Khadr, now 30, is on bail in Edmonton while he appeals his 2010 conviction for five war crimes before a widely discredited military commission in Guantanamo Bay.

He argues that the acts he is accused of committing as a 15-year-old in Afghanistan were not war crimes at the time. He says he only pleaded guilty to throwing the grenade that killed Speer as a way out of American captivity.

— with files from Brennan Doherty in Toronto

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Rex Murphy nails it !!

 

" Honour doesn’t hide or speak from behind a curtain. If our “just society” is proud of doing the right thing when “it’s difficult,” why hasn’t the Prime Minister, on so central a subject, dedicated one specific appearance to explaining it? "

 

 

http://nationalpost.com/opinion/rex-murphy-trudeau-must-explain-how-khadr-payout-was-ever-the-honourable-option/wcm/4b10bfa6-0e42-407e-9fa8-edff40b9e073

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Jaydee you must remember he has a very busy schedule, so today in Calgary he was stampeding, having his picture taken justin-trudeau-with-baby.jpg.b26a8c145a1d8ffcc39961101564c2bd.jpg

 

and oh yes releasing a very important announcement regarding his current choice in music

Justin Trudeau issues his summer ‘PM Mix playlist’ on Spotify

 http://globalnews.ca/news/3601103/justin-trudeau-pm-mix-playlist-spotify/ .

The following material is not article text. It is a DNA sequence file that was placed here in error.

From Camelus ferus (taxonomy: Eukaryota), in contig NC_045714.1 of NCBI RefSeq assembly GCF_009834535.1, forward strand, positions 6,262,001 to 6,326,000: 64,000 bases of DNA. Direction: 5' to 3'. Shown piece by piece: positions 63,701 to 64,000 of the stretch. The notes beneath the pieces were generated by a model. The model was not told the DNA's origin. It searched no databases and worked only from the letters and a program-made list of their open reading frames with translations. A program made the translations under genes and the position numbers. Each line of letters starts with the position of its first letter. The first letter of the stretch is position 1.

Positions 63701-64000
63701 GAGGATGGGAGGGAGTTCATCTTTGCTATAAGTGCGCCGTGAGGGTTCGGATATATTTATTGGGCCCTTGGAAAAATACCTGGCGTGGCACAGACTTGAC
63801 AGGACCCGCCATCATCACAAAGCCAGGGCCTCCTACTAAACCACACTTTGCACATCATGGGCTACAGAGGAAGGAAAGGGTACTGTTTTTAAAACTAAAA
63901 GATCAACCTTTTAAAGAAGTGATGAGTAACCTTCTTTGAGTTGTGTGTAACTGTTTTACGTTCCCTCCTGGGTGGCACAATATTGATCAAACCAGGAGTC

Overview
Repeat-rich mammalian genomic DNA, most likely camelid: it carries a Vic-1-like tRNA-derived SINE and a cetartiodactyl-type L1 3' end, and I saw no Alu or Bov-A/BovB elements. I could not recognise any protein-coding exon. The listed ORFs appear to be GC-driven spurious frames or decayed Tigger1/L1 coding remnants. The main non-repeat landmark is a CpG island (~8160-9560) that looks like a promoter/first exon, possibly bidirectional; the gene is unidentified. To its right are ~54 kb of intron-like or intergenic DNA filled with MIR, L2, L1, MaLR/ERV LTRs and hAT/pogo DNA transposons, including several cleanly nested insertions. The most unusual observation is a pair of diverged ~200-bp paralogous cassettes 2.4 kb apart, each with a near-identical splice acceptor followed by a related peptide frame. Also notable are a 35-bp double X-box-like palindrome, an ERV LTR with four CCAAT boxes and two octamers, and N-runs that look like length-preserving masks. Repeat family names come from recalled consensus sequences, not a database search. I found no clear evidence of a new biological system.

So as you can see, no time for anything else. 

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6 hours ago, Malcolm said:

Jaydee you must remember he has a very busy schedule, so today in Calgary he was stampeding, having his picture taken justin-trudeau-with-baby.jpg.b26a8c145a1d8ffcc39961101564c2bd.jpg

 

and oh yes releasing a very important announcement regarding his current choice in music

Justin Trudeau issues his summer ‘PM Mix playlist’ on Spotify

 http://globalnews.ca/news/3601103/justin-trudeau-pm-mix-playlist-spotify/ .

 So as you can see, no time for anything else. 

I agree with the dude on the left...looks like he's sized things up correctly.

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Why does the media even cover this goof-off? Do they really need to rub the working class with constant reminders of their being forced to labour to pay for the turd's never ending party tour?